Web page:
Welcome to Thomasin McKenzie Fan, the latest online resource dedicated to the talented NZ actress Thomasin McKenzie. Thomasin has been in TV shows like "End of Term", "Shortland Street", "Bright Summer Night" and "Lucy Lewis Can't Lose". She has also been in films such as "Leave No Trace", "Jojo Rabbit", "The King" and "True History of the Kelly Gang". This site is online to show our support to the actress Thomasin McKenzie, as well as giving her fans a chance to get the latest news and images.
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by admin on July 28th, 2021


The star of M. Knight Shyamalan’s new thriller, Old, defies the adage that youth is wasted on the young.

Thomasin McKenzie is only 21 years old, but lately she’s been thinking a lot about the passing of time. “I think I’m someone who really struggles to be in the moment,” says the actress, who stars in Old, the new M. Night Shyamalan thriller. Recently, at her father’s urging, McKenzie took up meditation. (Sam Harris’s Waking Up is her favorite guided app.) Working on Old, the story of a family whose tropical island vacation turns terrifying when everyone suddenly begins to age rapidly (their life spans each reduced to a single day), helped put things in perspective too. “It made me think a lot about being present and taking each thing as it comes.”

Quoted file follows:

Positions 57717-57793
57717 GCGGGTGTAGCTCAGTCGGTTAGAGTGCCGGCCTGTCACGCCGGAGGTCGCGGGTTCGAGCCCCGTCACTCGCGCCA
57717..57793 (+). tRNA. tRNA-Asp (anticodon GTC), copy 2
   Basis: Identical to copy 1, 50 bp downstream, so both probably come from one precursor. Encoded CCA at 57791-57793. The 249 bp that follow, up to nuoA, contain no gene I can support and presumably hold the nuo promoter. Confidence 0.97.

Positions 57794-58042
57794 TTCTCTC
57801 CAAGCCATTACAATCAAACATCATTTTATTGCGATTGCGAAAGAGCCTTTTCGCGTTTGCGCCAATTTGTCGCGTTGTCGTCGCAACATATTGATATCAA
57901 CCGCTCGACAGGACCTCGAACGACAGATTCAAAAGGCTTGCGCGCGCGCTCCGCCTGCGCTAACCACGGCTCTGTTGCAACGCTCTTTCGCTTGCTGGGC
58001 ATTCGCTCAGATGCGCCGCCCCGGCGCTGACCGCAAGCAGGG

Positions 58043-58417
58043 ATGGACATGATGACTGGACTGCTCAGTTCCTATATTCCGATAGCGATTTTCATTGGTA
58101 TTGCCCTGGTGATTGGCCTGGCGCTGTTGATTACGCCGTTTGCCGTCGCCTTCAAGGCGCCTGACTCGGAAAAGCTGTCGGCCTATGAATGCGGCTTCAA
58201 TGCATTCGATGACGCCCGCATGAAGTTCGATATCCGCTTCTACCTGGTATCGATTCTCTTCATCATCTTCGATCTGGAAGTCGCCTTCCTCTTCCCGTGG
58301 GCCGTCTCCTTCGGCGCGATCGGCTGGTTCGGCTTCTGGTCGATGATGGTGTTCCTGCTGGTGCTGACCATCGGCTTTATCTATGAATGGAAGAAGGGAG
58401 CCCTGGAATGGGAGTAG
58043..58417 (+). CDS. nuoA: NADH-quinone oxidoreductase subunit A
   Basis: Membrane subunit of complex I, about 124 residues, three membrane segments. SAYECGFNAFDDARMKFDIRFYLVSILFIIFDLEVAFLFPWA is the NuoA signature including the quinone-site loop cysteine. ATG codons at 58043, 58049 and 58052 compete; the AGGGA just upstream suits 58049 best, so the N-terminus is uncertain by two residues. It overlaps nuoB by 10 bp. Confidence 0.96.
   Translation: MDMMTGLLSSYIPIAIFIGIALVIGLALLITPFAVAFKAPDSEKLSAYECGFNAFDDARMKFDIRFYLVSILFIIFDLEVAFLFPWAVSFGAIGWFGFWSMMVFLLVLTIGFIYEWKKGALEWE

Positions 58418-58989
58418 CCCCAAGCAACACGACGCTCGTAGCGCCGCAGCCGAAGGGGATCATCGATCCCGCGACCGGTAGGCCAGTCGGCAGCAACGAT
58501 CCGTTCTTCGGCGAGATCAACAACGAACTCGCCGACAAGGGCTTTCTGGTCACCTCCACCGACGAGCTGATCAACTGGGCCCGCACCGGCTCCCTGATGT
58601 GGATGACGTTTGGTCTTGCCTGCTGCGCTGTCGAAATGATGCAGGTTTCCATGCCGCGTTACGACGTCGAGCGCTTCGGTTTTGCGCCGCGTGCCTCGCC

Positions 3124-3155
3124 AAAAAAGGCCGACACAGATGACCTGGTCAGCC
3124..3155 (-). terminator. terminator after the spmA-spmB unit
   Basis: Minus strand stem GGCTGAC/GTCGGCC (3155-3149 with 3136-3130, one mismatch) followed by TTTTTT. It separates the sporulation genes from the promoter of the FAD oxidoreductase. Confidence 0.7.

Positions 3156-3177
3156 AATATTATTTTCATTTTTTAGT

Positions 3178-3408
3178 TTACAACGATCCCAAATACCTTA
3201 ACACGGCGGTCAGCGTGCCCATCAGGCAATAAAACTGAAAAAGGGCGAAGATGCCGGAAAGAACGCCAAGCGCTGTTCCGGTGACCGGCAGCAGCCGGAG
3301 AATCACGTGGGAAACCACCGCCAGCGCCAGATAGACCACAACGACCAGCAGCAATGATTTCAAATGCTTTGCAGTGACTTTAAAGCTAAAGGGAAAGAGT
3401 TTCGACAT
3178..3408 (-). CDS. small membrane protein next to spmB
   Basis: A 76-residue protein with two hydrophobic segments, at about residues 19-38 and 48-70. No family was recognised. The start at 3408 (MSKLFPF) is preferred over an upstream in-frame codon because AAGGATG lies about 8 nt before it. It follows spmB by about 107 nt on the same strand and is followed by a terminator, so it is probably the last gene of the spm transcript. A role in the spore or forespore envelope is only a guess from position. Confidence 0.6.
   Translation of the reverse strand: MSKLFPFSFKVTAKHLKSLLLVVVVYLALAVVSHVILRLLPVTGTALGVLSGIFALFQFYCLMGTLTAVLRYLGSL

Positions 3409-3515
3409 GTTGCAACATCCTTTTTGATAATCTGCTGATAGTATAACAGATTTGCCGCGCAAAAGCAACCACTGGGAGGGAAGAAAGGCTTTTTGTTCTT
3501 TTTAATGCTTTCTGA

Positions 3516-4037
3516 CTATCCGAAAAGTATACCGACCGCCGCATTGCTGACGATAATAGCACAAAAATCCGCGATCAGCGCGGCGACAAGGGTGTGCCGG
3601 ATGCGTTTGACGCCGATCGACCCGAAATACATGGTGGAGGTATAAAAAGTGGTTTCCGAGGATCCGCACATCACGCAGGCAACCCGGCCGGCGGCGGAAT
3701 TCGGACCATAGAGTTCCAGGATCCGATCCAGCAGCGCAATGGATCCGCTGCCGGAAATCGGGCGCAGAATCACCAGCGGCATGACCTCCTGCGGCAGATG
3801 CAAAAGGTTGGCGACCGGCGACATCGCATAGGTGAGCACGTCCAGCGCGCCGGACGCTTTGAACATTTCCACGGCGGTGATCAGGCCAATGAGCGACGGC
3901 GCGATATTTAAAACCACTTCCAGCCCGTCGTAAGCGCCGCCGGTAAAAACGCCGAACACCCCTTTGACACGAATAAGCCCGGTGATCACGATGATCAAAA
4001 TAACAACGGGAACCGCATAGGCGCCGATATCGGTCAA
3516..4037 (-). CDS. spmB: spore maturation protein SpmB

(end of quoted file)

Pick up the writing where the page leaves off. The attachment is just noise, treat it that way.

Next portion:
For McKenzie, time is a recurring theme right now. In Edgar Wright’s Last Night in Soho, a psychological thriller in which she stars opposite Anya Taylor-Joy, due out in October, she plays a young woman who is mysteriously transported back to Swinging London in the 1960s. In Life After Life, the BBC’s upcoming four-part adaptation of Kate Atkinson’s novel of the same name, McKenzie’s character dies and is reborn several times over the course of six decades. “Maybe I’m just supposed to be thinking about time these days,” she muses. “Maybe the universe is trying to tell me something.”

McKenzie auditioned with Shyamalan for her role in Old over Zoom. It was the early days of the pandemic, and she was hunkered down in her native Wellington, New Zealand. “It was quite awkward,” she recalls. “But obviously it went good enough for him.” McKenzie then had two hours to read the script in its entirety as Shyamalan’s projects are famously shrouded in secrecy. “It’s thought-provoking and unlike anything I’d ever read or seen before,” she says. And while a Zoom audition may have been new territory for McKenzie, acting is in her blood: Her mom is actor and drama coach Miranda Harcourt, her father is the writer and director Stuart McKenzie, and her maternal grandmother is actor Kate Harcourt. The third of four children, McKenzie grew up on far-flung movie sets around the world, from Philadelphia to Rarotonga in the Cook Islands. “I think if my family weren’t in the film industry, my life would have been completely different,” she says. “It’s really formed who I am as a person.”